Three Key Location Considerations for Elderly Expats

Expats who are reaching into their golden years need to take more into consideration when choosing their new home than those who are still in the prime of life, especially if they never intend to move back to the UK. Here are three vital considerations when you’re choosing your location.

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Availability of Healthcare

One of the most important concerns for elderly expats is the availability of healthcare. You need to find a location that can provide reliable medical assistance. As well as a strong network of GPs, it’s good to look for a country that offers a high percentage of specialists who will be able to assist with any ongoing conditions.

Additionally, check that the area you pick in your chosen country is accessible for medical services. It won’t matter how good the doctors are if ambulances can’t get to you.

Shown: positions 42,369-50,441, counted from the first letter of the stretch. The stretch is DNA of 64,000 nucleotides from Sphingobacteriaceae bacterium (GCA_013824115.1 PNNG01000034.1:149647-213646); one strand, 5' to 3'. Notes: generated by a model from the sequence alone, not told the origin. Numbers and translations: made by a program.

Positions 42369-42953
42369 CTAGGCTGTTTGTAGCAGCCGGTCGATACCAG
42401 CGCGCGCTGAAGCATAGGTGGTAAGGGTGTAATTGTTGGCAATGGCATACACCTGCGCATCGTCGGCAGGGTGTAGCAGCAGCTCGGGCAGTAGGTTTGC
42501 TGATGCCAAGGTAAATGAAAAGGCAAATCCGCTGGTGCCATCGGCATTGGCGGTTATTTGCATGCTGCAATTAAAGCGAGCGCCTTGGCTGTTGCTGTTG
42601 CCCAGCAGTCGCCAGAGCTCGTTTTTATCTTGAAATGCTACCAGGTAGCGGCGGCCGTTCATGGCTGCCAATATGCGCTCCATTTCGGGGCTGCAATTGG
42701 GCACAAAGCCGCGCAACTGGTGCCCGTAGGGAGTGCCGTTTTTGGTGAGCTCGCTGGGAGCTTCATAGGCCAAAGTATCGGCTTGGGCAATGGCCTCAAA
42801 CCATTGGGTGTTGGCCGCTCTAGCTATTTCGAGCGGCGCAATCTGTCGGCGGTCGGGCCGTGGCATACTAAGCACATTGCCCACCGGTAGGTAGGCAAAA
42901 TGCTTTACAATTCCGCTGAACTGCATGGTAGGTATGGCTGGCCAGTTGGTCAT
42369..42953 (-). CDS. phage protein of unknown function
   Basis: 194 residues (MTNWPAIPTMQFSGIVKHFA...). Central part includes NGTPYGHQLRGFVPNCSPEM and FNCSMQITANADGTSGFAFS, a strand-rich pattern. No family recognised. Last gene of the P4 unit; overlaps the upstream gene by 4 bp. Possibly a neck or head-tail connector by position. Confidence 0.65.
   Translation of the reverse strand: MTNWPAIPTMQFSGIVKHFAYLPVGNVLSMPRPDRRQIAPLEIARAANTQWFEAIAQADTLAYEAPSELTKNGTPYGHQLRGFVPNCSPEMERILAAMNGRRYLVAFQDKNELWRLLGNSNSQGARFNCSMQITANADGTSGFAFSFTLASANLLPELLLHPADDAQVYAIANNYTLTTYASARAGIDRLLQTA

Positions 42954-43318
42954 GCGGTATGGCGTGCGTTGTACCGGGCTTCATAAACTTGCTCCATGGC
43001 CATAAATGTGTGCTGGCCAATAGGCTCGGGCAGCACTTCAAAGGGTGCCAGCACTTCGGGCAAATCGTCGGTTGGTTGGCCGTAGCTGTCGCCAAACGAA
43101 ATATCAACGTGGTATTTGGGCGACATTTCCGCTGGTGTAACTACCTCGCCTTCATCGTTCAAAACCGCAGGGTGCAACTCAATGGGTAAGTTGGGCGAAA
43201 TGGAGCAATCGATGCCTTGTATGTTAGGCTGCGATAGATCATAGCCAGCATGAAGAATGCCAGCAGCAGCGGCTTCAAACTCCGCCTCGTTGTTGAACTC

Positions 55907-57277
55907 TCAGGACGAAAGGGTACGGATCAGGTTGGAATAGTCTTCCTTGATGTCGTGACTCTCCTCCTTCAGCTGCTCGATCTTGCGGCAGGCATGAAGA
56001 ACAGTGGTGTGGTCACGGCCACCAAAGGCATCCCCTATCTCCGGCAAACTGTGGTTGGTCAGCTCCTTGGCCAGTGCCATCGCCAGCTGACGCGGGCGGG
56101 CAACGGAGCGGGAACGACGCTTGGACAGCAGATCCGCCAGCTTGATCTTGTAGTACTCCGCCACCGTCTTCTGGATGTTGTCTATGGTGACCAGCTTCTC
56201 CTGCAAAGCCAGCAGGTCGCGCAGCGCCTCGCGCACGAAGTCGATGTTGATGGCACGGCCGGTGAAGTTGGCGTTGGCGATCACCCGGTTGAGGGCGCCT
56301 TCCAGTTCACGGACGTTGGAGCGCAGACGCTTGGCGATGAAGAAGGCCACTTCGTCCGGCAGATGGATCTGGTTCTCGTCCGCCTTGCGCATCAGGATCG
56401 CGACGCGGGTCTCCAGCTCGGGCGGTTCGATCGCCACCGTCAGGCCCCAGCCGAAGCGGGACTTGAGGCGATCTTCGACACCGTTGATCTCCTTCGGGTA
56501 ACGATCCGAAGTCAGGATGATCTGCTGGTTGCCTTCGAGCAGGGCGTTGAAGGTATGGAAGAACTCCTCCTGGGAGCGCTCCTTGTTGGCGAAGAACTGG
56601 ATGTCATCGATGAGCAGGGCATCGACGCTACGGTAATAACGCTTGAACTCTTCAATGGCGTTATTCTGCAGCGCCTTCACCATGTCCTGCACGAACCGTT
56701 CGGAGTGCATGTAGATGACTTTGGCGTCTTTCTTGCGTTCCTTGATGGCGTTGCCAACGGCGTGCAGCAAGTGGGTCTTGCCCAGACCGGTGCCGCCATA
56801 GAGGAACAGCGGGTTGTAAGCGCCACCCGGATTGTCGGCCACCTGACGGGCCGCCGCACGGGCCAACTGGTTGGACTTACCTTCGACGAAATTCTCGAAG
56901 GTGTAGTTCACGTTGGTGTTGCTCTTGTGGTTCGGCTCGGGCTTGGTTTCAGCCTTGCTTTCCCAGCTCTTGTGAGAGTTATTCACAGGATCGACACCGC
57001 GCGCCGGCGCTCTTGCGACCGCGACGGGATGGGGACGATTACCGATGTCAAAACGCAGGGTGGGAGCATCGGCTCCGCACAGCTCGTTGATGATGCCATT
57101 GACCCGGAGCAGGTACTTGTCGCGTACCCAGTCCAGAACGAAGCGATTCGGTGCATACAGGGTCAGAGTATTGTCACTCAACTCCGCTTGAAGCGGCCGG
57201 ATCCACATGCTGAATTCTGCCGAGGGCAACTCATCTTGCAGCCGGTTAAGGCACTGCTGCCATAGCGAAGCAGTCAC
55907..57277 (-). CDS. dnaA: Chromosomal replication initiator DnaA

Flight Times Home

As you age, it becomes harder to sit in place for long periods. It can also put you at risk of blood clots, as well as potentially exacerbating conditions such as arthritis. Even though you’re settling in another country, you’ll want to make sure that you can get home relatively easily to see your family or for important events.

The duration of the flight from your new home to your old one is a factor, but you should also look for direct connections and make sure the route features airlines that will allow you to upgrade from economy to enjoy more room to move around.

The Local Crowd

When you move abroad, you’ll want to make sure you will be able to fall in with the local community and make plenty of new friends. In fact, retired expats seem to be better at this than younger ones; 49% of respondents who had retired told HSBC Expat Explorer researchers that they felt at home after six months, but only a third of expats aged 18 to 34 settled in so quickly.

Of course, you need to make sure that there will be a strong community for you to settle into. When you’re looking at potential locations, try to get a grasp of both the size and age of the local expat community. It’s no good finding somewhere popular that happens to be populated predominantly by those under 30.

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